Doctrine, then, helps us “make something” of the world. By “make something” we mean this in two ways. First, we “make something” of the world in the sense that we think through and make sense of it. Second, we “make something” of the world in the sense that we allow our new understanding to propel us forward, that we might meaningfully contribute to the world as creators and agents of God’s kingdom.
This seems to be at the heart of what Paul says to Timothy in his letter to this young pastor:
16 All Scripture is breathed out by God and profitable for teaching, for reproof, for correction, and for training in righteousness, 17 that the man of God may be complete, equipped for every good work. (2 Timothy 3:16-17)
We can see here that Paul sees Scripture (and, by extension, the doctrines derived from it) as having a role in helping God’s people “make something” of the world. First, because Scripture teaches, reproofs, and corrects, it shapes our intellectual understanding of how the world works and God’s role in it. Second, doctrine helps us “make something” of the world in that it “trains” us “in righteousness,” so that we “may be complete, equipped for every good work.”
If we put these two things together, we see that doctrine isn’t merely about religious education. Doctrine isn’t about a lecture hall; it’s about learning to…well, to “play” again—to have “faith like a child” so that our imaginations might be simultaneously shaped by God’s master story even as we are set free to animate that story in our neighborhoods and families and workplaces and every other inch of creation that belongs to God.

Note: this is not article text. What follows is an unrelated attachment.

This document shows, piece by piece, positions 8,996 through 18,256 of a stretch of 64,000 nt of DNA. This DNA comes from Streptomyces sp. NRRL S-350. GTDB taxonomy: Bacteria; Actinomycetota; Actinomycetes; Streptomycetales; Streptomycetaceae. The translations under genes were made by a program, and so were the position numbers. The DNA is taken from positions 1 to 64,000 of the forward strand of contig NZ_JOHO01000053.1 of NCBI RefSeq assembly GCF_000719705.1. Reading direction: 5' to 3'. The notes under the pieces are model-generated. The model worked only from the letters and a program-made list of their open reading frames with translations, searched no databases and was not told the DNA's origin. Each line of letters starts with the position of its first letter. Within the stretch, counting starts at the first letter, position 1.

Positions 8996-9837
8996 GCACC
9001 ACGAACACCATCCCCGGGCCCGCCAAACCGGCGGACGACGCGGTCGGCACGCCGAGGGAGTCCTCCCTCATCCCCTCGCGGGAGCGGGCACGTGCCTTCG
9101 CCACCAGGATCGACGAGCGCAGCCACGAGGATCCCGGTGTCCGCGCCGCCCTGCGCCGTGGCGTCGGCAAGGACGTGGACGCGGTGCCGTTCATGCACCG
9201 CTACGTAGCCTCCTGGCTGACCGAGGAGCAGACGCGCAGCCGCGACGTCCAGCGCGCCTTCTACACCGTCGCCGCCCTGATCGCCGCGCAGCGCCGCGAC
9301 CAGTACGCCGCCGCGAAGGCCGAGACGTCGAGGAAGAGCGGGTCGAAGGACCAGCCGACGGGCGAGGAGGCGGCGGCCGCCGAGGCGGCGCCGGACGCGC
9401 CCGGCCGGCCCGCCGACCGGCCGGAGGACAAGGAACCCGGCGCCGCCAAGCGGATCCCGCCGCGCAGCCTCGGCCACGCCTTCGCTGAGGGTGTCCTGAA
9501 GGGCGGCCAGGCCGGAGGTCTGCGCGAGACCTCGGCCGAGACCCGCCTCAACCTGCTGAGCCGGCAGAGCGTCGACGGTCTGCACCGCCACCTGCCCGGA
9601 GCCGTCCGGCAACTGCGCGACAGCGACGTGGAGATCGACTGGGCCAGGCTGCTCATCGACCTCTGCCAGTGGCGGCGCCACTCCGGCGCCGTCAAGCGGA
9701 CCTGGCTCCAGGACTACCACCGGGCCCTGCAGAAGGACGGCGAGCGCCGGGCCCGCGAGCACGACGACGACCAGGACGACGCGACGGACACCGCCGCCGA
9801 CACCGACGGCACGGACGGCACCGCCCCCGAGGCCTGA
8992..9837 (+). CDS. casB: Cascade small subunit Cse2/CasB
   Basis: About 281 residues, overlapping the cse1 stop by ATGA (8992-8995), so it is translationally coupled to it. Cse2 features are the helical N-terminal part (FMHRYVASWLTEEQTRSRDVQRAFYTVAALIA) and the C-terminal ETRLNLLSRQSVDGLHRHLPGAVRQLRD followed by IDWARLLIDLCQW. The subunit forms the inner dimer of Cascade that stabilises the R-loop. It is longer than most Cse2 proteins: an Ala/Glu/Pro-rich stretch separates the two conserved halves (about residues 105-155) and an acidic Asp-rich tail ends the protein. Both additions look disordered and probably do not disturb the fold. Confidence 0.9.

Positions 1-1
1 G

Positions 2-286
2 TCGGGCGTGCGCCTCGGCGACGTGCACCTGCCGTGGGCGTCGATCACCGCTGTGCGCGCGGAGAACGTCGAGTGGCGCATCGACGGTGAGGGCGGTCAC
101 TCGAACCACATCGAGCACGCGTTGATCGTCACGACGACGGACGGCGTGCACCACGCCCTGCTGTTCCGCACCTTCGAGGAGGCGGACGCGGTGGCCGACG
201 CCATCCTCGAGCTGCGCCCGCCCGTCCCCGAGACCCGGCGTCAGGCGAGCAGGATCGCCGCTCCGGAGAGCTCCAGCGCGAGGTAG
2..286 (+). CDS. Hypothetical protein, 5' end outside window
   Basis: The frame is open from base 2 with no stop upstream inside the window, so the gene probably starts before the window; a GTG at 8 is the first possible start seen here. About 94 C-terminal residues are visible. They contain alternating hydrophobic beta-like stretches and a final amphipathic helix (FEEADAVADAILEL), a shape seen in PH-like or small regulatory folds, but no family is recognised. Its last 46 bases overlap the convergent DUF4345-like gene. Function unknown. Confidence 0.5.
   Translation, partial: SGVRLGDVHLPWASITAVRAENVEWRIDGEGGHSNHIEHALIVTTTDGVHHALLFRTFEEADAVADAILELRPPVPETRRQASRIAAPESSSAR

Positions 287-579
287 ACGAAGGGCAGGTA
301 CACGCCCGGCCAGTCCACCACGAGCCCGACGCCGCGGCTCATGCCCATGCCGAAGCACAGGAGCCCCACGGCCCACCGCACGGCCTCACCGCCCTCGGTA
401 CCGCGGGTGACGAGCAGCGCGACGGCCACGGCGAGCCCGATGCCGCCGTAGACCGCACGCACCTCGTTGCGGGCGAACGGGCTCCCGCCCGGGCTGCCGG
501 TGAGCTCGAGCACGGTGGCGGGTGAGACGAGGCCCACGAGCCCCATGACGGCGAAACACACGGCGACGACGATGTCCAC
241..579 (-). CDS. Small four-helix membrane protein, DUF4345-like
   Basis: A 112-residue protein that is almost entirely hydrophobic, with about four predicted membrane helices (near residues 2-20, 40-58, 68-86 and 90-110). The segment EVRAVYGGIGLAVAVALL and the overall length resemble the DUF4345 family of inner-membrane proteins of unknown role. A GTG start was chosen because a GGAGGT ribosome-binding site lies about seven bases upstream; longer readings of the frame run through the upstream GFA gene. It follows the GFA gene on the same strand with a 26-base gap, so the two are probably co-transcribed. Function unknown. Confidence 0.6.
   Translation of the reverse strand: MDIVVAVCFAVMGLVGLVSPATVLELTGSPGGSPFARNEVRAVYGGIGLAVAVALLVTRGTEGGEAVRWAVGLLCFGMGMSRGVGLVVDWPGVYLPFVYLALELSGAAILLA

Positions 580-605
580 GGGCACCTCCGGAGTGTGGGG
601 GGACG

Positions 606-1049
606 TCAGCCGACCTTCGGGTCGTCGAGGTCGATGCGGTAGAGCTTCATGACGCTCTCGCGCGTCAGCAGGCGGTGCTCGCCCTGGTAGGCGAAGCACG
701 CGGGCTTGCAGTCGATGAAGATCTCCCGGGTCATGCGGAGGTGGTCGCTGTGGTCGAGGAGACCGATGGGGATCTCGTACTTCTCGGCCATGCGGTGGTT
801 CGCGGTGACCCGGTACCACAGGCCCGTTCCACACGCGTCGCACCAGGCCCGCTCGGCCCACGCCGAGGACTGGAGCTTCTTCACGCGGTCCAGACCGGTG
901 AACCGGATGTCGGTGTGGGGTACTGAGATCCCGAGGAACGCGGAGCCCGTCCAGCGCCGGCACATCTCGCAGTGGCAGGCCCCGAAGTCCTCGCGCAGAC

FROM DISNEY TO DOCTRINE
What might this look like, at least on a practical, day-to-day level? Well, since many of you folks have families, it might mean re-learning to enter the imagination of your children. Any of you have little girls? They’re probably still running around the house singing “Let it go…let it go…” until you want to pull your hair out. But what does this mean, really? Let’s return for a second to our “three big questions” from earlier:
- What is the world like?
- What should the world be like?
- How can the world be set right?
Do you think that when Elsa—the main character from Frozen—shrugs off her restrictive upbringing to build her own castle, that this says anything about these three questions? Elsa is basically looking at these questions and saying:
- “The world is full of rules”
- “True happiness comes from freedom”
- “I can attain this happiness if I build my own castle out away from everyone”
And how does that go for Elsa? How does that impact Anna? How are things finally set right—what makes Elsa and Anna live happily ever after?
Those latter questions aren’t “Christianese.” But you’re also not just talking about a Disney movie, either. If you talk about these kinds of questions with your eight-year-old, you’re having a conversation about doctrine, about belief. With enough practice, you can slowly learn to connect and compare the way that the world of Disney compares with the doctrines of the Bible. All fairy tales, for example, elevate the role of self-sacrifice (which is a Christian virtue), though many also emphasize the need to “wish upon a star” and elevate personal happiness as a supreme virtue (which may clash with Christian understandings of sin and the need for a Savior).
I realize this isn’t immediately easy, but it doesn’t take a graduate degree either. Doctrine helps us “make something” of our world, and it can help shape future generations as well.
 David Brooks, The Social Animal, p. 54-5.
 Ibid., 54.
 I’m borrowing this two-pronged metaphor from Andy Crouch’s recent book Culture Making.